On the road again!
Mar 20, 2018 02:16PM
As much as I struggle against the limits of time, space and my own grip on sanity, it’s hard to be in two places at once. As my kids engage in a variety of activities trying to find their places in the world, it makes for busy afternoons and evenings for harried parents, filled with lots and lots of driving.
Don’t get me wrong, we were busy when the kids were small, juggling trips to the zoo or park with activities like library storytimes, preschool, birthday parties and play dates between naptimes and quiet days at home. But now that they’re older, their social calendars have positively exploded. And having two kids means we’re expected to head in opposite directions -- often at the same time. I find myself wishing that magical time-turner thingy from Hogwarts came in an SUV-sized version to make both trips possible, but so far, no such witchcraft is available, even with Amazon Prime.
It doesn’t help that we live in a rural community with many activities spread across several neighboring communities and zip codes. We’ve got track practice and art class at various times in one town, while karate practice takes place 30 minutes away, with youth group afterwards, even further flung. Try to squeeze in the obligatory visits to the dentist, orthodontist, and doctor check-up, as well as any impromptu visits to the movies or friends’ houses, and like Willy Nelson, I’m on the road again, although I don’t look forward to it quite like he did.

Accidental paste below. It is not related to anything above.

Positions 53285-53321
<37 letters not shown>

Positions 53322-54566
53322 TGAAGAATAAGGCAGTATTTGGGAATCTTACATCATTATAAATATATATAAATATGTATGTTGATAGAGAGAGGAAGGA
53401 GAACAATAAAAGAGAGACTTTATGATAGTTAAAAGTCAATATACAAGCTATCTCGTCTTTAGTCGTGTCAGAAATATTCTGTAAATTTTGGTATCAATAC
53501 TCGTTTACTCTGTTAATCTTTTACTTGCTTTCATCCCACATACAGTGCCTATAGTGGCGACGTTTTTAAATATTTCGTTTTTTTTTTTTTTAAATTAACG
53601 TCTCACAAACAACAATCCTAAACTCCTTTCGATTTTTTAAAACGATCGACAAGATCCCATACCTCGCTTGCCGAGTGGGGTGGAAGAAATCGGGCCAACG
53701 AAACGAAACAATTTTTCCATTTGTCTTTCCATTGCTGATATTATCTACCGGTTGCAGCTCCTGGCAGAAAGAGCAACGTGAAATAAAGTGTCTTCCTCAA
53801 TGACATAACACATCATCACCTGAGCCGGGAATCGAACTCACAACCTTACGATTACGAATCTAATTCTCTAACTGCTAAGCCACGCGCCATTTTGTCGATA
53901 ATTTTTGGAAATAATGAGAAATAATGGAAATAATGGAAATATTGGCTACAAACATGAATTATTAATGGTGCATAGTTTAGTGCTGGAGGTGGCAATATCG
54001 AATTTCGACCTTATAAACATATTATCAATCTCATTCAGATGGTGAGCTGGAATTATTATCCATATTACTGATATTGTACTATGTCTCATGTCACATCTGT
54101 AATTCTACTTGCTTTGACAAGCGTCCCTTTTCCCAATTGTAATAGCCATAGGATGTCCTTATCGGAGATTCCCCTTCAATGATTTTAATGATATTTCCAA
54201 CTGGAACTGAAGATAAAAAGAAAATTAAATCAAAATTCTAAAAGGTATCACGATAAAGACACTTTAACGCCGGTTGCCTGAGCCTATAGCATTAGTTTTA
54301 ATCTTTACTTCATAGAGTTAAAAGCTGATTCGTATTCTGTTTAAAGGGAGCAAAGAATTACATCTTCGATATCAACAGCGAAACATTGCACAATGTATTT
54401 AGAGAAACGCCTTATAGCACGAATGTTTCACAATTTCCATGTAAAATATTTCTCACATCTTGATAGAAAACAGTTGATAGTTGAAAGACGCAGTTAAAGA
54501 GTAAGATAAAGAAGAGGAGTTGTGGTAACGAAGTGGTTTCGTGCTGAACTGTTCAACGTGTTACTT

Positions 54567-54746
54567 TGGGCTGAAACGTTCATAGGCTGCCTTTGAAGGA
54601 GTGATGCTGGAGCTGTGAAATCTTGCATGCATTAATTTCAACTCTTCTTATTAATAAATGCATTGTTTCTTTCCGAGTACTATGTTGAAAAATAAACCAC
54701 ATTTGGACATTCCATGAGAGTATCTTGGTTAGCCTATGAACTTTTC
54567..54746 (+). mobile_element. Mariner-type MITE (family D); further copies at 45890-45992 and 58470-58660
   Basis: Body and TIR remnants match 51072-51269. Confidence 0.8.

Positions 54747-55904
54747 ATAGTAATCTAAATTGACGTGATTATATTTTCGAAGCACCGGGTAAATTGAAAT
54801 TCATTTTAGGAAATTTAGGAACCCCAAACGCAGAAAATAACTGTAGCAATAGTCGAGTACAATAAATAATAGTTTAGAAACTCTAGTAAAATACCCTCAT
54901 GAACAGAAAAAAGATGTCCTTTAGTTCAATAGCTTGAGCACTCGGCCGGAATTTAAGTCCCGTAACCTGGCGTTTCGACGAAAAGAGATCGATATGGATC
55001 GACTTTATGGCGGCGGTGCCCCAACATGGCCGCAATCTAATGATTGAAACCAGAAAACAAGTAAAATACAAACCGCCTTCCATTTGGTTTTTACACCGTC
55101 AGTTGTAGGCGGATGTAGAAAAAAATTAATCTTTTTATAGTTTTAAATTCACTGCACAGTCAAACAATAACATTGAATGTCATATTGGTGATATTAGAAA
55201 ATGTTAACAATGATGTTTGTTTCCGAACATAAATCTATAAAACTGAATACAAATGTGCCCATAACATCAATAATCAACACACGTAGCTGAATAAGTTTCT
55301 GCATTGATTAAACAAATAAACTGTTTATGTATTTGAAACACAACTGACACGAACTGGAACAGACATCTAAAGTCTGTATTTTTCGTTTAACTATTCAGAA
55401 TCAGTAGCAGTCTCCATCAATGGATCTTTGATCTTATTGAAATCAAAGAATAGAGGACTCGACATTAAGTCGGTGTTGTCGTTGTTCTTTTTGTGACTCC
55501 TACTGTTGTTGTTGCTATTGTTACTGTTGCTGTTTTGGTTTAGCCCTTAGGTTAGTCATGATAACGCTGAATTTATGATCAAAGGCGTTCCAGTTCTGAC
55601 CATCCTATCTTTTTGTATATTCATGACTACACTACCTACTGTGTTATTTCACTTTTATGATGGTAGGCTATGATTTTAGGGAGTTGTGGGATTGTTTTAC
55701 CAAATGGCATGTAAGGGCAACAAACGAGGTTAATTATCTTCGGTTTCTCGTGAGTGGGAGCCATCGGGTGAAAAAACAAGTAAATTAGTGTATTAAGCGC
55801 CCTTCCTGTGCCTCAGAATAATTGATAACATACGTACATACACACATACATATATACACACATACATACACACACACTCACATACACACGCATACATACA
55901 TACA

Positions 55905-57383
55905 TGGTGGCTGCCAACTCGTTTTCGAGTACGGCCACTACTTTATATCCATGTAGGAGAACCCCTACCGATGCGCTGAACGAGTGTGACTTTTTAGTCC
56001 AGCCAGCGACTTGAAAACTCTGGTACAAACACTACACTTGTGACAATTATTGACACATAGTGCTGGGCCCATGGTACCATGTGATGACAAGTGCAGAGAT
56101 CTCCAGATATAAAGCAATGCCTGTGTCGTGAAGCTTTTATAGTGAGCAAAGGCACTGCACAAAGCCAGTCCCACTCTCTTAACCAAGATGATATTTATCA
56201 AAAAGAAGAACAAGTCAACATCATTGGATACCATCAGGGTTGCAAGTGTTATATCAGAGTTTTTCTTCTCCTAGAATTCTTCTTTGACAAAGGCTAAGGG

And unlike Robert Frost, whose decision when two roads diverged in a yellow wood only affected himself, a busy parent’s decision may lead to teen angst and drama, depending on which path is chosen in an effort to deliver each child to their anticipated destination on any given day of the week. Squeezing our kids’ activities in between our own work obligations, family time, and an occasional date night require some major logistical planning, and we haven’t even left middle school yet.
Friends with older children tell me that there is, indeed, a light at the end of the tunnel. Although the solution –– setting a teen driver loose on the streets –– makes me happy we’ve still got a few short years before we see that light. Friends with even older kids just shake their heads and sigh, telling us to enjoy these crazy days and nights spent shuttling kids around, since their empty nest seems far too quiet now.
I try to remember that each experience during this frenzied time is helping my children figure out their places in the world, and the young adults they will become. As my kids get older, I’m learning to enjoy and appreciate the stage they’re in right now. While I love the little people they once were, it’s such a joy to witness the young ladies they are becoming. I’ve learned that every age is a good one for an adventure, and we continue to find our fair share of them together.
Sometimes, it’s easy to be overwhelmed by the frantic schedules and miss the moments of joy that are hidden within them. That’s when it’s important to pull over, take a deep breath, and look at the big picture. Because while being the designated driver may lead to busy nights, extra caffeine, and plenty of stops at the gas station, it also yields silly singing sessions, funny stories, and actual conversations with my kids. And those are the things that will fuel us through the next steps of the journey. No matter what the ultimate destination, I’m happy to be traveling this road with them.